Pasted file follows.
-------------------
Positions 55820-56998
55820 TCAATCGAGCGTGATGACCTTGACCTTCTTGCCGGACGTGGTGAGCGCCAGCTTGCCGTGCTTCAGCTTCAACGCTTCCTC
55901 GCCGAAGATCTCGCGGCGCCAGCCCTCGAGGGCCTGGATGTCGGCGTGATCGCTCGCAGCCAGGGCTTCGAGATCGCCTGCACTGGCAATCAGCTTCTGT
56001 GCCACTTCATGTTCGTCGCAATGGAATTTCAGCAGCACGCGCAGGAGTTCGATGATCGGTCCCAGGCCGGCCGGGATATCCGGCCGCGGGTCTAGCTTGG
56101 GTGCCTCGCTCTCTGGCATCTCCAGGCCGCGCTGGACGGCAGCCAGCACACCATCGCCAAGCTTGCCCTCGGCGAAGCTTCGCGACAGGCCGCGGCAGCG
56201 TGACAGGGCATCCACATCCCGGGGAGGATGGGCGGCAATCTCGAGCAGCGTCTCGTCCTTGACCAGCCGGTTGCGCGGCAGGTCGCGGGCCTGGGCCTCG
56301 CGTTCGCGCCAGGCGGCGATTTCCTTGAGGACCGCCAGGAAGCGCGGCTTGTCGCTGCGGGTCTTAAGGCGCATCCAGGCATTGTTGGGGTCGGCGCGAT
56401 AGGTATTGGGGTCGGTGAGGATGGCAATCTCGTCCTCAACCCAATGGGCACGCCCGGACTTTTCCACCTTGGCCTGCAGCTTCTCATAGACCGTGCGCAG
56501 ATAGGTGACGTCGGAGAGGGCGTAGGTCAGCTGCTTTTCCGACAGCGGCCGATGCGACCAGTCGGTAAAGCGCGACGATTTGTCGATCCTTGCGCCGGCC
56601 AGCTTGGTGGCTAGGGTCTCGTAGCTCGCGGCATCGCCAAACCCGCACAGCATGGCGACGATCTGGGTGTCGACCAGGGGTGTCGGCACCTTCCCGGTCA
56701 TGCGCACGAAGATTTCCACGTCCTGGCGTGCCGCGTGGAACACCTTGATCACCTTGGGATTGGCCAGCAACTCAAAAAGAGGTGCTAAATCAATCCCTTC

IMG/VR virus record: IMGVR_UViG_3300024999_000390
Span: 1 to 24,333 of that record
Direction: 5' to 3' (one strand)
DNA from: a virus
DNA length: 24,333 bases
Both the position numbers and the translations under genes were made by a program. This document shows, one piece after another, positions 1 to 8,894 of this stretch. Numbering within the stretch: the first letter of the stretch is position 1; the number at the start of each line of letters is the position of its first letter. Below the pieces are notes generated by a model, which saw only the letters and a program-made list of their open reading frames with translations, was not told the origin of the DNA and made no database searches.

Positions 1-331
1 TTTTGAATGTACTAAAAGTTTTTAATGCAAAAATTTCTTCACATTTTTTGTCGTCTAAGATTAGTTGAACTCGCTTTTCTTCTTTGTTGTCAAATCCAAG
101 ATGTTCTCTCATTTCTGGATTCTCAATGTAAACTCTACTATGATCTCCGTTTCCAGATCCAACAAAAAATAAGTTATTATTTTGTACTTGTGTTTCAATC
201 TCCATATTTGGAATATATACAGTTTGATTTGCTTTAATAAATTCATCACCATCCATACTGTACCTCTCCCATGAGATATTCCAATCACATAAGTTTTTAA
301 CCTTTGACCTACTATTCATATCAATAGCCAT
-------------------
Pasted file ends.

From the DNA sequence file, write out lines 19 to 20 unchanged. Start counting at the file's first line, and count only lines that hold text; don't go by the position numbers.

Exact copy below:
1 TTTTGAATGTACTAAAAGTTTTTAATGCAAAAATTTCTTCACATTTTTTGTCGTCTAAGATTAGTTGAACTCGCTTTTCTTCTTTGTTGTCAAATCCAAG
101 ATGTTCTCTCATTTCTGGATTCTCAATGTAAACTCTACTATGATCTCCGTTTCCAGATCCAACAAAAAATAAGTTATTATTTTGTACTTGTGTTTCAATC